If you’ve ever seen someone make the argument that search engines treat web sites with a .edu address as a “trusted” site, or even made the argument yourself, it’s probably worth taking a look at some university pages using a Google “site” operator. For example:
The registrar of .edu domain names is Educause, and they do have some strict guidelines involved in handing out domain names that use a .edu top level domain (tld). The problem comes about when universities let discussion boards lay fallow for a few years – boards that anyone can use – and people start spamming those. Here’s a list of some of the schools that I’m seeing with Web spam on them:
- Stanford University
- Bryn Mawr
- University of Pennsylvania
- Purdue University
– epics.ecn.purdue.edu/resources/?Cialis-drug/ (uses redirect)
- Cal State San Marcos
- Temple University
- University of Dallas
- Ohio State University
Many of the university pages being spammed are forums and discussion boards that don’t require registration, and haven’t been actively used in a few years. It would be great to see these schools clean those pages up, and maybe require registration for people who want to post to them – perhaps even the use of a valid university email address.
17 thoughts on “Web Spam on University Sites”
This is a frustratingly constant problem…so many university websites have constantly transitional audiences. Started and enthusiastically participated in for a few years, then the founders graduate, and even though enthusiasm may not wane, the passwords and original creation of the web information is lost.
I sometimes feel that universities need much more significant webmastering – not necessarily for content control, but simply for tracking maintenance information. Is the person who established this forum still with the university? Who is participating in it?
University sites seem particularly susceptible to these slow deaths.
Absolutely agree, Joe.
Many of these discussion boards or forums that I looked at were left unused for a good number of years and were formed for a single class for a single semester.
It is an issue of responsible webmastering. I wouldn’t want to see less discussion boards, but maybe more secure ones – and once they were no longer needed – make it impossible to post something new.
I was happy to see my local University start a classified site last year which was limited to posts from students and staff with valid university email addresses. But a site search for the school shows at least one abandoned board filled with spam.
Ha ha! Good catch!
I did a viagra search on .mil sites a couple of minutes ago, and it returned 304 results, with only one appearing to be a case of guestbook spam. The rest were legitimate pages about medicinal uses of the drug. It was good to see. 🙂
I’ve contacted a few also, Yuri.
One of them responded to me, but the others never answered.
A journal article might get more attention
You know, I have detected comment spammers pointing links at .edu sites (with their spam pages, of course). I have contacted two of the universities involved and have not received an answer.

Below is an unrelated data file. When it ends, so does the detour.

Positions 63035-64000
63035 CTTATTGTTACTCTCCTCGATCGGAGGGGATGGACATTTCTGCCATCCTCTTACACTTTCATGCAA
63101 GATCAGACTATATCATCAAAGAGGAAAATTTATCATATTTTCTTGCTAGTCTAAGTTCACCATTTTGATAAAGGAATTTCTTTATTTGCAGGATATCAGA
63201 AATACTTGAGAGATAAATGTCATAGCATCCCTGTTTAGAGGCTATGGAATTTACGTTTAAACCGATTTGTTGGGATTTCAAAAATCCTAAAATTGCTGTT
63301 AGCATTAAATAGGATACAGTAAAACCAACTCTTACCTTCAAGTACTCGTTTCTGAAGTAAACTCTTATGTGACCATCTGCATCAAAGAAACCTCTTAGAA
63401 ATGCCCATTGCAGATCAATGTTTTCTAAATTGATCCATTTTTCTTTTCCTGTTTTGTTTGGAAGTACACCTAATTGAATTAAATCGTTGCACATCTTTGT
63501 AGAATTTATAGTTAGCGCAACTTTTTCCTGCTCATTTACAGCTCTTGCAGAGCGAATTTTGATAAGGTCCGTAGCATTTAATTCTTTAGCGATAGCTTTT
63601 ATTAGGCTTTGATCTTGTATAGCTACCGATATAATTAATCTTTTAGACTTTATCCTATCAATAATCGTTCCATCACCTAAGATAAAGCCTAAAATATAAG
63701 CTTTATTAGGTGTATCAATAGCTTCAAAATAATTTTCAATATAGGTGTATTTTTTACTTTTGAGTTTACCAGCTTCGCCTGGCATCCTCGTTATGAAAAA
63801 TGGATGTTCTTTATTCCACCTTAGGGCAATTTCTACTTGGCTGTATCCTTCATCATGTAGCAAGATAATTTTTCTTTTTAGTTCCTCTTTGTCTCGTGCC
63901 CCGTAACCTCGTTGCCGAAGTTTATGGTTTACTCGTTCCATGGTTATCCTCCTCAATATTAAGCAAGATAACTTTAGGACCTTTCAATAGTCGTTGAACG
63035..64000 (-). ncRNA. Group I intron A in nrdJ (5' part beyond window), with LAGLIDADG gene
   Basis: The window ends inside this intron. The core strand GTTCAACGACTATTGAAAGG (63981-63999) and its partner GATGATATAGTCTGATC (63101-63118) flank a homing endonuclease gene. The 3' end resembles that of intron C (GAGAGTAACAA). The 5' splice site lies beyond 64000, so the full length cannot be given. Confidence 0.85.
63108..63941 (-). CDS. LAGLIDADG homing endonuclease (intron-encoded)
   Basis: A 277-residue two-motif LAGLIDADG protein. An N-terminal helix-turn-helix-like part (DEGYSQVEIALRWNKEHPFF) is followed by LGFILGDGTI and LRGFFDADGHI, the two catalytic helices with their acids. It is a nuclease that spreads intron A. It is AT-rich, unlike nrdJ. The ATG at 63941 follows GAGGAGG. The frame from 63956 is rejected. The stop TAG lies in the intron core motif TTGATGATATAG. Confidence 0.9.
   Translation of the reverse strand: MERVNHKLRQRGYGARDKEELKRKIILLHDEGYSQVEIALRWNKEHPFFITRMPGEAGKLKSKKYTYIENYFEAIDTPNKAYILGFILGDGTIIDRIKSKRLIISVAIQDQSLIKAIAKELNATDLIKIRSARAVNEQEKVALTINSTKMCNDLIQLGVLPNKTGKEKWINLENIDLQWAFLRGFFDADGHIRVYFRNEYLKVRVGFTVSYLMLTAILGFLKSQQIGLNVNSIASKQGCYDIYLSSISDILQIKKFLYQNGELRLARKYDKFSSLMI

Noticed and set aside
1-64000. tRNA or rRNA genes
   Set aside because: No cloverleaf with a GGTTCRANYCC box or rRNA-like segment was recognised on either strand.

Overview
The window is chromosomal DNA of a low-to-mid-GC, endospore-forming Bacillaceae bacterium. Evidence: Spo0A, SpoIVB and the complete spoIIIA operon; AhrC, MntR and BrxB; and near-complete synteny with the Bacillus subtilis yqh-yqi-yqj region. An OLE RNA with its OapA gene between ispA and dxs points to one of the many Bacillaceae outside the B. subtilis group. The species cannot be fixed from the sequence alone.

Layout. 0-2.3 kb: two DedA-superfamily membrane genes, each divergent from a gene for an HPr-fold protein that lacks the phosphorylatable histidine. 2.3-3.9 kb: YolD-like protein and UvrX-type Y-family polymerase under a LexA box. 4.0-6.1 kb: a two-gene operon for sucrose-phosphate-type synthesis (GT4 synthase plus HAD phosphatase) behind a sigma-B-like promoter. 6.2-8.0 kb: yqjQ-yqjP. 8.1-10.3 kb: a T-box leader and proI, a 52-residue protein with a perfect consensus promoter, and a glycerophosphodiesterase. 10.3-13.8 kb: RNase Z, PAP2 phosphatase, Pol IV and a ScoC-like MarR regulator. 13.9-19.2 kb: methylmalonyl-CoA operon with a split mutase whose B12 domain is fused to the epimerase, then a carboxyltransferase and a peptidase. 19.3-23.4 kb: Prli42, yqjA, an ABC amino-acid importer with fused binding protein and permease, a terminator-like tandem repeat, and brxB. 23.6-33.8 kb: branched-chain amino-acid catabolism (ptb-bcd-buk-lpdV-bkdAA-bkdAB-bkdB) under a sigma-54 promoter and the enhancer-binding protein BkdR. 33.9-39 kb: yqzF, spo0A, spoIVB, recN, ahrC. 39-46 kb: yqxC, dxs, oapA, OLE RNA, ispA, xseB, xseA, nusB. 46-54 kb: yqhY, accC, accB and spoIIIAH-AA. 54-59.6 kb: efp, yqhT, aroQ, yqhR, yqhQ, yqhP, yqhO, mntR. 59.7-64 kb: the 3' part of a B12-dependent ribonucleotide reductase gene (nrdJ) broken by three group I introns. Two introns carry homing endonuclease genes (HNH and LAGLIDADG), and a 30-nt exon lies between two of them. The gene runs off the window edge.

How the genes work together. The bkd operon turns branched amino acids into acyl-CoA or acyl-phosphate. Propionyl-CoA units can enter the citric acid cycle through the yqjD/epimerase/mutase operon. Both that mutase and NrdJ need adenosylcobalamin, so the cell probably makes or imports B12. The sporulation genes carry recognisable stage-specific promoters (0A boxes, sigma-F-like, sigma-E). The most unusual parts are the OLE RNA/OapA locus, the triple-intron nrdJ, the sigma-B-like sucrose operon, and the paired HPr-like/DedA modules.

There has to be a much more noticeable and impactful (if there’s a word) way to let the universities know about the problem? Write about it in some scientific journal or something?
I picked up on this page recently – http ://www. pe.wvu.edu/ usefulsites. htm. Looks like a professor (or a shady university webmaster) might be aiming to make a little bit of money off their link juice. Pretty funny – it does make you wonder if the university is aware that someone is profiting from their link juice.
I think that’s probably more innocent than that, James. It looks like the last time that page was updated was 11/11/2002.
And I’ve seen lots of pages from professors just like it, throughout the 90s, which pointed to sites that they truly believed were useful.
Now some of those sites might belong to friends or relatives or are just sites that he used once or twice and wanted to make it easy to find again.
It’s just not in the same class as the discussion board set up for an 1999 English 468 class on Milton that has hundreds of posts made in the last month pointing or redirecting to pill sites.
I run a music website which is under constant attack… My calendar is constantly barraged by spambots, 75% of which are from university domains and subdomains.
Perhaps Educause could try to enlighten their clients a bit?
Do you think that Educause would take the initiative to pursue something like that? I’m not sure that they would see it as part of their role, but I wouldn’t mind if they did.
That’s pretty creative actually, I had never thought to search for .edu’s with those terms in them. It appears that they are all forum posts, most of which have thankfully been cleaned up. I have also seen many student run blogs that become overrun with spam comments (1000+).
Hi Bookmarking Demon,
Thanks. I haven’t checked back on these searches in a while. It’s good to hear that many have been cleaned up. Shame about the student blogs – wish their professors and universities would discuss spam and moderation with them.
This is a criminal business of Russian webmaster hampers efficiency of many domains in the zone. Edu, unfortunately, even those dealing with children. measure to account for this and simply renew their work sites for many attacks.
sorry for my english
I do wish universities took more care and control over their networks. I wish this kind of web spam was brought under control. A recent couple of searches on Google for the drug names mentioned above showed 4 or 5 out of the top ten results as .edu sites.
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